s.dixit@cmdn.org

This article has been taken from The Republica National Daily http://myrepublica.com/portal/index.php?action=news_details&news_id=24761

DR SAMEER M DIXIT & PROF DR MEETA SINGH

The Himalayan Times National Daily, 31st October 2010

Mitochondrial and Y-chromosome diversity of the Tharus (Nepal): a reservoir of genetic variation.

BMC Evol Biol. 2009 Jul 2;9:154.

Fornarino S, Pala M, Battaglia V, Maranta R, Achilli A, Modiano G, Torroni A, Semino O, Santachiara-Benerecetti SA.

Dipartimento di Genetica e Microbiologia, Università di Pavia,Pavia, Italy. fornarin@pasteur.fr

Abstract

BACKGROUND: Central Asia and the Indian subcontinent represent an area considered as a source and a reservoir for human genetic diversity, with many markers taking root here, most of which are the ancestral state of eastern and western haplogroups, while others are local. Between these two regions, Terai (Nepal) is a pivotal passageway allowing, in different times, multiple population interactions, although because of its highly malarial environment, it was scarcely inhabited until a few decades ago, when malaria was eradicated. One of the oldest and the largest indigenous people of Terai is represented by the malaria resistant Tharus, whose gene pool could still retain traces of ancient complex interactions. Until now, however, investigations on their genetic structure have been scarce mainly identifying East Asian signatures.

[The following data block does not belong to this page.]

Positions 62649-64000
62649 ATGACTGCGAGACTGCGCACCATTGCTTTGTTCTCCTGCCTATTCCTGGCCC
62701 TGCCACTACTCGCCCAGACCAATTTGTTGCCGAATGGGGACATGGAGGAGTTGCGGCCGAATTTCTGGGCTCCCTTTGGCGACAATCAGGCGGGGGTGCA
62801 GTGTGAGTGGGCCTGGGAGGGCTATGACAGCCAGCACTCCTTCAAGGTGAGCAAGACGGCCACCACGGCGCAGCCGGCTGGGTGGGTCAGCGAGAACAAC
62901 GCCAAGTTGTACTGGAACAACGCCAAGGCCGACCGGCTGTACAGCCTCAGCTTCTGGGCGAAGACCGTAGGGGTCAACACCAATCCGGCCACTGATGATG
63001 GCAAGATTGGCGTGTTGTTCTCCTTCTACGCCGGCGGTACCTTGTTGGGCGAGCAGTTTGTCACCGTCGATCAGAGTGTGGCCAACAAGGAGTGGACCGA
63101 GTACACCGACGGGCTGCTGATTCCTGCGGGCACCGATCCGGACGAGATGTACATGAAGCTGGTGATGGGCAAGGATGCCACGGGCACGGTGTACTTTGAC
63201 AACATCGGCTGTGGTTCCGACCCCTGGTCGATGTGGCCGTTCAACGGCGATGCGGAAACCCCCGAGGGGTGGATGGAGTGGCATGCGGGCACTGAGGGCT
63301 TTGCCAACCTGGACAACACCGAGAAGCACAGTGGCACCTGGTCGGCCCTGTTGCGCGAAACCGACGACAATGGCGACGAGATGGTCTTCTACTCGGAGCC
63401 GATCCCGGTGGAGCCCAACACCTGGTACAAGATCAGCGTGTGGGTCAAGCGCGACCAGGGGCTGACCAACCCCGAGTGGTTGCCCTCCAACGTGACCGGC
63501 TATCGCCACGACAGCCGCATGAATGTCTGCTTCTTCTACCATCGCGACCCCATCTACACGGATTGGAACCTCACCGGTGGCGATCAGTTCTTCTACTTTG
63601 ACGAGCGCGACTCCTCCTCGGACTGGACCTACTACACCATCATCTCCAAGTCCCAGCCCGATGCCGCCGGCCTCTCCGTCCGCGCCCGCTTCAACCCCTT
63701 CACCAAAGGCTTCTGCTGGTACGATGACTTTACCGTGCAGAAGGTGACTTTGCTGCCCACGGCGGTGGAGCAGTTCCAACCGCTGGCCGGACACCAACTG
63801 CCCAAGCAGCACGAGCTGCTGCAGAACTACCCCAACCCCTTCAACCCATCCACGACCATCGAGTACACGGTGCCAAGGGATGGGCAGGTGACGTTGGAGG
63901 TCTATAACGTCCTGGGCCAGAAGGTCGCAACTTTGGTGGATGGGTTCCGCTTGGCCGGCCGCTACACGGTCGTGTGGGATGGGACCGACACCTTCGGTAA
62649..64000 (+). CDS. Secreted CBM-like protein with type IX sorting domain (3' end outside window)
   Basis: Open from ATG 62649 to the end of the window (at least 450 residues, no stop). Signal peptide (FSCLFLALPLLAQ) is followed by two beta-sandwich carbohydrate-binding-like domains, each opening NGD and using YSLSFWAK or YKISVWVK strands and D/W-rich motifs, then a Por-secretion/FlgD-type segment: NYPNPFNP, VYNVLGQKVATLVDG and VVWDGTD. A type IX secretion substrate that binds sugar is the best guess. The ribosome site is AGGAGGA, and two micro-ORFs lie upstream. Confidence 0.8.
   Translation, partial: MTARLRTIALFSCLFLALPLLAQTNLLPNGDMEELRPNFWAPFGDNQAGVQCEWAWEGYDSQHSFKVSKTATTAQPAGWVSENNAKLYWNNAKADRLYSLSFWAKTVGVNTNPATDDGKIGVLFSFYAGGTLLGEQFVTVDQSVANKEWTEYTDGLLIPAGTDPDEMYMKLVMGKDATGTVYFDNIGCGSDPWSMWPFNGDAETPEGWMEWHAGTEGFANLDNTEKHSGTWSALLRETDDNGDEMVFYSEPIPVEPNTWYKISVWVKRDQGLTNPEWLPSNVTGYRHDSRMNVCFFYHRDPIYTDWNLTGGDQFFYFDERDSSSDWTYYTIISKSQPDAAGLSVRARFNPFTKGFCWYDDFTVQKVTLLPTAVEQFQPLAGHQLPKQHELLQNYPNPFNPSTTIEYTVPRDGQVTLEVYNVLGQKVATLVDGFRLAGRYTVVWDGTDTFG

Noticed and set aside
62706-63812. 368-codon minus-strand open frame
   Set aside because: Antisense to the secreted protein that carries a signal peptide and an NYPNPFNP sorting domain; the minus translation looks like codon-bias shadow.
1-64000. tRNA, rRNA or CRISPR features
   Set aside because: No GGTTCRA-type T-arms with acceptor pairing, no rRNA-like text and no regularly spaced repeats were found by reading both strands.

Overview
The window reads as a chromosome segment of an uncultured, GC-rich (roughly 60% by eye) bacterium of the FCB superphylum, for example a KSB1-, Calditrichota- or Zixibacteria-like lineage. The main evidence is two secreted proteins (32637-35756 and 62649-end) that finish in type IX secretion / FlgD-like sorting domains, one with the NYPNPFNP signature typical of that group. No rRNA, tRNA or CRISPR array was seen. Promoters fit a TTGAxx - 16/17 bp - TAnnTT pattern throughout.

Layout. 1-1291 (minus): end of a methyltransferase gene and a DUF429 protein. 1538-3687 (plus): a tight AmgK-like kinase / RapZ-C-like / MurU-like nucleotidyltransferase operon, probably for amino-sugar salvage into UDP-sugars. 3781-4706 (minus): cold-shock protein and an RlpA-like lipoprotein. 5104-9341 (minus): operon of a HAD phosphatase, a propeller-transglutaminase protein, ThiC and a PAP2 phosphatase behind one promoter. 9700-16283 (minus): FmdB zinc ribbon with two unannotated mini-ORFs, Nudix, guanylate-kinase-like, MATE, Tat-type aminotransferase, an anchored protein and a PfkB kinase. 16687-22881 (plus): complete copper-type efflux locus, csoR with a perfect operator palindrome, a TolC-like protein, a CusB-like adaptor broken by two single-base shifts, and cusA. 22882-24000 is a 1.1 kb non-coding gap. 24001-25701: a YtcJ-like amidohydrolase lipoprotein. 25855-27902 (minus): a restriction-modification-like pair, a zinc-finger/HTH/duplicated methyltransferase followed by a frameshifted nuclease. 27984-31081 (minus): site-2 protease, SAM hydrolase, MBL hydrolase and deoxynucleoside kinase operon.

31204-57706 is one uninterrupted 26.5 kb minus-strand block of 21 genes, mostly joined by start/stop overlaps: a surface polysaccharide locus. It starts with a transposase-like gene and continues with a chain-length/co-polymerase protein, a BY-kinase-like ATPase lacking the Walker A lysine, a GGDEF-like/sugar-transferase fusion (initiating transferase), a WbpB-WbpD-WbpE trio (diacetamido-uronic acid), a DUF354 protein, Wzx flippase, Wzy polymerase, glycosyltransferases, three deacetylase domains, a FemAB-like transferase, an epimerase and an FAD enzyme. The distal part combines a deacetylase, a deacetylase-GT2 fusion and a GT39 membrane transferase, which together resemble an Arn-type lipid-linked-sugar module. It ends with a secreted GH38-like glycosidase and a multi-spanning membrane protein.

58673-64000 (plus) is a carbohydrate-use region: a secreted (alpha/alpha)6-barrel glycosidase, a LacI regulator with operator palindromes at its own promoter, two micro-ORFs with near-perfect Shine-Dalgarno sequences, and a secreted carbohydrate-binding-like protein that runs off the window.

RESULTS: High-resolution analyses of mitochondrial-DNA (including 34 complete sequences) and Y-chromosome (67 SNPs and 12 STRs) variations carried out in 173 Tharus (two groups from Central and one from Eastern Terai), and 104 Indians (Hindus from Terai and New Delhi and tribals from Andhra Pradesh) allowed the identification of three principal components: East Asian, West Eurasian and Indian, the last including both local and inter-regional sub-components, at least for the Y chromosome.